Dictionary

rubric

noun ru·bric \ˈrü-brik, -ˌbrik\

: a name or heading under which something is classified

: an explanation or a set of instructions at the beginning of a book, a test, etc.

Full Definition of RUBRIC

1
a :  an authoritative rule; especially :  a rule for conduct of a liturgical service
b (1) :  name, title; specifically :  the title of a statute
(2) :  something under which a thing is classed :  category <the sensations falling under the general rubric, “pressure” — F. A. Geldard>
c :  an explanatory or introductory commentary :  gloss; specifically :  an editorial interpolation
2
:  a heading of a part of a book or manuscript done or underlined in a color (as red) different from the rest
3
:  an established rule, tradition, or custom
4
:  a guide listing specific criteria for grading or scoring academic papers, projects, or tests
rubric or ru·bri·cal \-bri-kəl\ adjective
ru·bri·cal·ly \-bri-k(ə-)lē\ adverb

Examples of RUBRIC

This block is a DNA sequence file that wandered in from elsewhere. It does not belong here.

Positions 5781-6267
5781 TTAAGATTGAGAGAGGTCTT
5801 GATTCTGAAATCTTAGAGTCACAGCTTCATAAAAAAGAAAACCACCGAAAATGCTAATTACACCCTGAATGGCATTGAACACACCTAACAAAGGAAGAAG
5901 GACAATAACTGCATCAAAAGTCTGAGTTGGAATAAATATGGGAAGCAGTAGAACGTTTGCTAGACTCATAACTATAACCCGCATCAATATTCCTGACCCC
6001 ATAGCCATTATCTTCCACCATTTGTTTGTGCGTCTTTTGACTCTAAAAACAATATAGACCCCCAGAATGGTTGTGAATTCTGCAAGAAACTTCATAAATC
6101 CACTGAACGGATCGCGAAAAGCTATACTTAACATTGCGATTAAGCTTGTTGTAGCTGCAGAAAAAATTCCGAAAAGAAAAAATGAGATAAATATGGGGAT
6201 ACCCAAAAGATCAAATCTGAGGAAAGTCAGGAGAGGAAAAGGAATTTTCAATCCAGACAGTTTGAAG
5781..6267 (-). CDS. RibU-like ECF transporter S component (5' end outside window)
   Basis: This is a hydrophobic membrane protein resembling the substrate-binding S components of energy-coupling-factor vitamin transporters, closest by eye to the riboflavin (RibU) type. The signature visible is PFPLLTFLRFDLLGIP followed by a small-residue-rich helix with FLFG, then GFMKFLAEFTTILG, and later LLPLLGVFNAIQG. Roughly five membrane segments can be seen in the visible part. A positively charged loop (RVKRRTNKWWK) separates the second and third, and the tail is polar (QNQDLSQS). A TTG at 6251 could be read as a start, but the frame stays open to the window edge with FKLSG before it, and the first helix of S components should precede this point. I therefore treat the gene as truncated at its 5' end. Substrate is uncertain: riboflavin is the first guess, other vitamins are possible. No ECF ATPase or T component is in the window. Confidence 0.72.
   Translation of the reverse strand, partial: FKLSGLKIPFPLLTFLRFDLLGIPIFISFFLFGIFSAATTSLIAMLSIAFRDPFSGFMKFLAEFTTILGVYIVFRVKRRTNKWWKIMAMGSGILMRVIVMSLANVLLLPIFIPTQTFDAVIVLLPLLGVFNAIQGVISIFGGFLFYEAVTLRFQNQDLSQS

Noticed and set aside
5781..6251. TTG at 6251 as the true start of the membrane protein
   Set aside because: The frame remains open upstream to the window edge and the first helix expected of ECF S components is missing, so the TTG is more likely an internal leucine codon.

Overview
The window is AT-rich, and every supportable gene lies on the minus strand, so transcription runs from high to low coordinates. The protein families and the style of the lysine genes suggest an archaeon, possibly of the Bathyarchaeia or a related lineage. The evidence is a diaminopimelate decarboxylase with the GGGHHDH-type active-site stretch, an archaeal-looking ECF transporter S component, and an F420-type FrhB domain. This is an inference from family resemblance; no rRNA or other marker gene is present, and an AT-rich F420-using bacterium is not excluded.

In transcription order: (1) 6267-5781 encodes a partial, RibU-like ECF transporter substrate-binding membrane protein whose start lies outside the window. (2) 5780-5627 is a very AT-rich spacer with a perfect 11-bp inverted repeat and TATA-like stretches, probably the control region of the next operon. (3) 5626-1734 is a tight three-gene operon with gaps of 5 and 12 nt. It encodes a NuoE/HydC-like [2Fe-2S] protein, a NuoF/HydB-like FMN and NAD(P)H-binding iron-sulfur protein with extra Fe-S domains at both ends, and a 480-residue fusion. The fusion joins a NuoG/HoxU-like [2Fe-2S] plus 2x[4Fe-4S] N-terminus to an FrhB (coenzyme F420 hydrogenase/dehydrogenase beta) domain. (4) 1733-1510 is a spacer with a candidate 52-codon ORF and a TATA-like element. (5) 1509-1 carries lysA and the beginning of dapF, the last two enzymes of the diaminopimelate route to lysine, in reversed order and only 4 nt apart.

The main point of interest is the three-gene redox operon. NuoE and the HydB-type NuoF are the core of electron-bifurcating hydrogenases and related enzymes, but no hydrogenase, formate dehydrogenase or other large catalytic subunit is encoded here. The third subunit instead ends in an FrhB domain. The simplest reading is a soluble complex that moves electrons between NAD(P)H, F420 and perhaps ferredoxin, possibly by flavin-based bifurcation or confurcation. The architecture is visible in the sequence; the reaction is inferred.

1. <the rubrics at the beginning of the chapters are intended to be humorous>
  2. <the rubric, popular among jewelers anyway, that a man should spend a month's salary on his fiancée's engagement ring>

Origin of RUBRIC

Middle English rubrike red ocher, heading in red letters of part of a book, from Anglo-French, from Latin rubrica, from rubr-, ruber red
First Known Use: 14th century

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3 ENTRIES FOUND:
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May 24, 2015
erudite Hear it
learned or pedantic
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